If you are about to hire a Project Manager, you may like to know if he is familiar with project management tools, his academic background, if he is a PMP® certified since when, how many projects has he managed, his industry expertise, etc. One candidate may score high at these topics, yet I would hesitate if hiring him or not.
Conversely, sometimes you don’t need to ask anything. Someone else comes along, and a little voice inside you sings out, “It’s her! She is the one! Grab her and put her in charge of the whole works and leave her alone”. That’s the gut speaking. Her résumé don’t say much, but she start talking… and you already know for sure. You want her to manage the project. It is a critical project, and if it goes wrong it is going to make a great loss for everybody, but in some way, you know you have made the right decision.
When I perform hiring interviews, my main concern is to get to know if this person will be effective because he or she has good habits. Here is a sample of main topics I usually ask (they are seven main topics not by accident):
- Is he used to committing? Is he used to identify goals? Is he proactive? Is he used to getting into the role of a Project Manager?
- Is he used to clarifying what to do, early enough?
- Is he used to controlling scope, schedule, cost? Is he used to doing the talk, to getting things done?
- Is he used to managing uncertainty? Is he used to managing conflicts? Is he used to negotiating?
- Is he used to communicating effectively?
- Is he a good leader?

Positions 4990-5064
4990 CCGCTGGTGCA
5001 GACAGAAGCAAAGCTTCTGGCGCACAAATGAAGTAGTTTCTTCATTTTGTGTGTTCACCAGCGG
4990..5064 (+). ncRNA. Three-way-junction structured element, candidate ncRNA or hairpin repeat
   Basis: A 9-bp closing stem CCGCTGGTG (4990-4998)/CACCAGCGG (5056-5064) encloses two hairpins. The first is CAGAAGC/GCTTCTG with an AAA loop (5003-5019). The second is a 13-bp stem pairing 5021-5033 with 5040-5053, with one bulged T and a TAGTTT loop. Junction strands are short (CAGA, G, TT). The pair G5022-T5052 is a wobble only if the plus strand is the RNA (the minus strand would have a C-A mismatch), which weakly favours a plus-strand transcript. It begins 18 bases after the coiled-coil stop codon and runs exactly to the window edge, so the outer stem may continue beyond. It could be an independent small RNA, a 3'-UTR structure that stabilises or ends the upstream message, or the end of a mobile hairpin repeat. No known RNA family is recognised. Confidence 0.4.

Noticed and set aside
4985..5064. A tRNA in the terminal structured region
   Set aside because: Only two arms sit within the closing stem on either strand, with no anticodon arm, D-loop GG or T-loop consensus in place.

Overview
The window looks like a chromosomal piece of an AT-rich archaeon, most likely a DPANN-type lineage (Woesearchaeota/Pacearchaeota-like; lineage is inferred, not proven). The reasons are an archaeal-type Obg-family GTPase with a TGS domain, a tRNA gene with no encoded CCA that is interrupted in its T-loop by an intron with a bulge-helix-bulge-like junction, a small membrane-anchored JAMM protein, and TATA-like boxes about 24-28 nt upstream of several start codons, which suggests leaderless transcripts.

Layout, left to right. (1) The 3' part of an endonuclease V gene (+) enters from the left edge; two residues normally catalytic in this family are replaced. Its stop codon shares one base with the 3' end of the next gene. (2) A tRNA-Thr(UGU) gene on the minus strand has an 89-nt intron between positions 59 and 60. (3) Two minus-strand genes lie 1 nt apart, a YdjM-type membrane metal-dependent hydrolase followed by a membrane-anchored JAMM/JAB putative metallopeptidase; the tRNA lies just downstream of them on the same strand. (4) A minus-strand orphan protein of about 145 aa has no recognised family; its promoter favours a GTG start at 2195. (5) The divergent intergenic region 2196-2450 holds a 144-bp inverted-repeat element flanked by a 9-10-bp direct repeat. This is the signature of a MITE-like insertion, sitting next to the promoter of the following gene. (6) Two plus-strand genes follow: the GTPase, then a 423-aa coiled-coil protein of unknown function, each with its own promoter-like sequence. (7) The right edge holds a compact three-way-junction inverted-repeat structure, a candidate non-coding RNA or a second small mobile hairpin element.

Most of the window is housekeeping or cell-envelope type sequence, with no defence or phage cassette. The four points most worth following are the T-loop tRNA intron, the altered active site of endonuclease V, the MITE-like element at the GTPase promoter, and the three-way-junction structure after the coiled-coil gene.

- Is he used to continuous learning?
The answers to these questions offer plenty of good information, but in general, you get the besst information from what they ask, and for what they don’t:
- If he does not ask good questions, would he be good at communication, negotiation, leadership? Would he be able to get stakeholder’s requirements?
- If he does not ask about his level of authority, his empowerment to take decisions, would he be truly committed to project goals?
- If he does not ask about his expected wage and bonus increase rate, would he be a got negotiator? Would he know how to manage project costs?
- If he does not ask about enterprise environmental factors, quality standards, follow up procedures, would he be a good communicator?
- If he does not ask about his team, working conditions, most frequent issues regarding human resources, current capabilities, training plans, turnover rate, etc. Would he be a good leader?
Click here to read the Spanish version of this article.